The Washington Post

Heat advisory Tuesday, storm threat tonight

Heat advisory noon to 8 p.m. Tuesday

Area covered by heat advisory Tuesday afternoon.

Before this heat takes hold, a complex of thunderstorms, with a long history of producing damaging winds, could impact the region tonight.

The storm complex, or mesoscale convective system, is currently moving through central Ohio. If it holds together, it would probably impact the metro region some time between 7 p.m. and midnight.

There is 70% chance of the presence of ingredients needed to support severe thunderstorms this evening (NOAA Storm Prediction Center, SREF model)

The illustration to the left illustrates that there is 70% chance of the presence of the ingredients - namely instability and wind shear - needed for severe thunderstorms this evening around the region (i.e. that the Craven-Brooks significant severe weather parameter will exceeed 20,000 m3/s3). Note: this does not mean there is a 70% chance of severe thunderstorms - it just means there’s a good chance the atmosphere could support them if they survive their journey through the mountains - about a 40-50% chance.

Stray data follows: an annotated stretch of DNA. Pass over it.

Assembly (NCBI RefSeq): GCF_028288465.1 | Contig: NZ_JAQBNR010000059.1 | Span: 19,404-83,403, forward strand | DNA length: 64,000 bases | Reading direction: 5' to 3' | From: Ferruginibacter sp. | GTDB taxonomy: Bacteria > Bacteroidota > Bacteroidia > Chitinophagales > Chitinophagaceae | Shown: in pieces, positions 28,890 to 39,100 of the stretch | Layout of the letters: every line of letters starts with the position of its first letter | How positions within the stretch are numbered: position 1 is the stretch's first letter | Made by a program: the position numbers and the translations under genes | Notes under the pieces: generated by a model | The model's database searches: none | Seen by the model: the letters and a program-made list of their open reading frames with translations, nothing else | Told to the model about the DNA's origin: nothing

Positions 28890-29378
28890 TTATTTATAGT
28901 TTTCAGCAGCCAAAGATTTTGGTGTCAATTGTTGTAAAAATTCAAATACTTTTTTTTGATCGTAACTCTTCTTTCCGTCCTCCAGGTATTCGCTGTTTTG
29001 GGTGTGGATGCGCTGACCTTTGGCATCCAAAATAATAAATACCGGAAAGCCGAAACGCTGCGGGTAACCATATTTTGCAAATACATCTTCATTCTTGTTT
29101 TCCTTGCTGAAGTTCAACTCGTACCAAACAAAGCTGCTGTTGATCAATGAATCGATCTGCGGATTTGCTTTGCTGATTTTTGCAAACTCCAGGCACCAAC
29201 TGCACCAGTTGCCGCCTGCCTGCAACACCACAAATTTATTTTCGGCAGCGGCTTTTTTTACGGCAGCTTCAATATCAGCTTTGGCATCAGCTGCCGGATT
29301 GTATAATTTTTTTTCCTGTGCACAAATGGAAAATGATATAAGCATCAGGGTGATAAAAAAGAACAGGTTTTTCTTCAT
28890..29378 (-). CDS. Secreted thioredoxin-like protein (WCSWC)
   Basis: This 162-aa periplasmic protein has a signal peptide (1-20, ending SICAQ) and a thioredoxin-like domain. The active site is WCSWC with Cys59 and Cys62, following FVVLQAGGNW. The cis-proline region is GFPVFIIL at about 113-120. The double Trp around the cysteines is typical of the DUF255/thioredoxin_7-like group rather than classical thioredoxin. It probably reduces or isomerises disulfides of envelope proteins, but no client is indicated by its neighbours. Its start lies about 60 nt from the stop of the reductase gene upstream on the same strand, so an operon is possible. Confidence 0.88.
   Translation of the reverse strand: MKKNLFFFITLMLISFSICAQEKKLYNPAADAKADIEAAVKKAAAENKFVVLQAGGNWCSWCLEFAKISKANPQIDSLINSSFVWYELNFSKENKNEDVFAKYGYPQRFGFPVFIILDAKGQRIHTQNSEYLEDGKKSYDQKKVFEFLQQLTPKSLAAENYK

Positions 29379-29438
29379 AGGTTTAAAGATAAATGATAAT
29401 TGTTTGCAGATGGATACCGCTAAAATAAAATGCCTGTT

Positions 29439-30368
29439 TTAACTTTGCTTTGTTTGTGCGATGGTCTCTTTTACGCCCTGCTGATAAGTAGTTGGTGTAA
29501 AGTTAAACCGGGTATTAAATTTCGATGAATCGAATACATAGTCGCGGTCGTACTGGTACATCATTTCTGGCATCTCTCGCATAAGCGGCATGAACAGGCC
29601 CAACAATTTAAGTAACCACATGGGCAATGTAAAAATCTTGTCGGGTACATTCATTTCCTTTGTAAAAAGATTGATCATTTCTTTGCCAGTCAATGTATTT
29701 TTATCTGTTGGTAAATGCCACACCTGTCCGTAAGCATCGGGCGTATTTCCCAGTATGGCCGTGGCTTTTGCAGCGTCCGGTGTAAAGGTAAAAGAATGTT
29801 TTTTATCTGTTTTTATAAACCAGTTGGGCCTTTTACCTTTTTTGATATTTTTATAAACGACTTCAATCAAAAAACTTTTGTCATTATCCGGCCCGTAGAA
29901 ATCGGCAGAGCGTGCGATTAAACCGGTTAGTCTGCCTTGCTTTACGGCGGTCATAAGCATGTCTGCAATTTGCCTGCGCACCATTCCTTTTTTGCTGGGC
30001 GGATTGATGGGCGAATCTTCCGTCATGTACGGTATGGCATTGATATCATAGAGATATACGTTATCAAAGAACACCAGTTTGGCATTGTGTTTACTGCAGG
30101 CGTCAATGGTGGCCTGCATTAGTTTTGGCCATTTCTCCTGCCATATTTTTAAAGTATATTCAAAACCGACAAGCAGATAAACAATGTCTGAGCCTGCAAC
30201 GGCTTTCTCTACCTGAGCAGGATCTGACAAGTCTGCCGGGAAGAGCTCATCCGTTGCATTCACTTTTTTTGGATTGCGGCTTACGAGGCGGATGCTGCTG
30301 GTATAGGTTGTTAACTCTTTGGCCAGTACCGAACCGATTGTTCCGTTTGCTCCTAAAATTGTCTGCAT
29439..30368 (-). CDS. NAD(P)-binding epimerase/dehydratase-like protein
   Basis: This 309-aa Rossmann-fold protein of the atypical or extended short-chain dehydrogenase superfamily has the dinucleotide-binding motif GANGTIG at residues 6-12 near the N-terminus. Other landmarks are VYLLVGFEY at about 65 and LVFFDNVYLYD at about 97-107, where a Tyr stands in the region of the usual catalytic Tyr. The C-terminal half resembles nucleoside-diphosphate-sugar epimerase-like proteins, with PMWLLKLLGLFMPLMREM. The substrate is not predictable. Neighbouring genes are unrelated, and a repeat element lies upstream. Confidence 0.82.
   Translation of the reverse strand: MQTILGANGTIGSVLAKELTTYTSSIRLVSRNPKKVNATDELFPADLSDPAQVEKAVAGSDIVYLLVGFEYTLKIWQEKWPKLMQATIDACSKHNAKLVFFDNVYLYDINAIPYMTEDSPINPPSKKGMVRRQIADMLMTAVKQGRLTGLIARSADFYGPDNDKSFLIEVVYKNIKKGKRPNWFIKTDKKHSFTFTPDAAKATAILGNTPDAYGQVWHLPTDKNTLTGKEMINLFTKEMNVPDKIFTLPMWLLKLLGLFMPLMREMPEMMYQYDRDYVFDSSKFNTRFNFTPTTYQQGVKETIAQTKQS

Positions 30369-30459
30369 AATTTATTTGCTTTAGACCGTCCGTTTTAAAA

Dew points at 2 p.m.

If you’ve forgotten how to interpret dew points, here’s a chart we posted a couple years ago which serves as an easy-to-understand guide:

Dew point
How Humid it Feels (and subjective description)
Below 55 Dry (Pleasant)
55-60Hint of humidity (Still comfortable)
60-65Moist (Tolerable)
65-70Sticky (Becoming unpleasant)
70-75Muggy (Gross)
Above 75 Sultry (Oppressive and unbearable)

Humidity levels will be similarly high tomorrow, and the storm risk returns. Of course, many will anxiously await the storms to snap what could be record-breaking heat. Tuesday’s record highs of 99 (from 1908) at Reagan National, and 97 at BWI and Dulles (from 1908 and 1986) will all be in play.

Jason is the Washington Post’s weather editor and Capital Weather Gang's chief meteorologist. He earned a master's degree in atmospheric science, and spent 10 years as a climate change science analyst for the U.S. government. He holds the Digital Seal of Approval from the National Weather Association.


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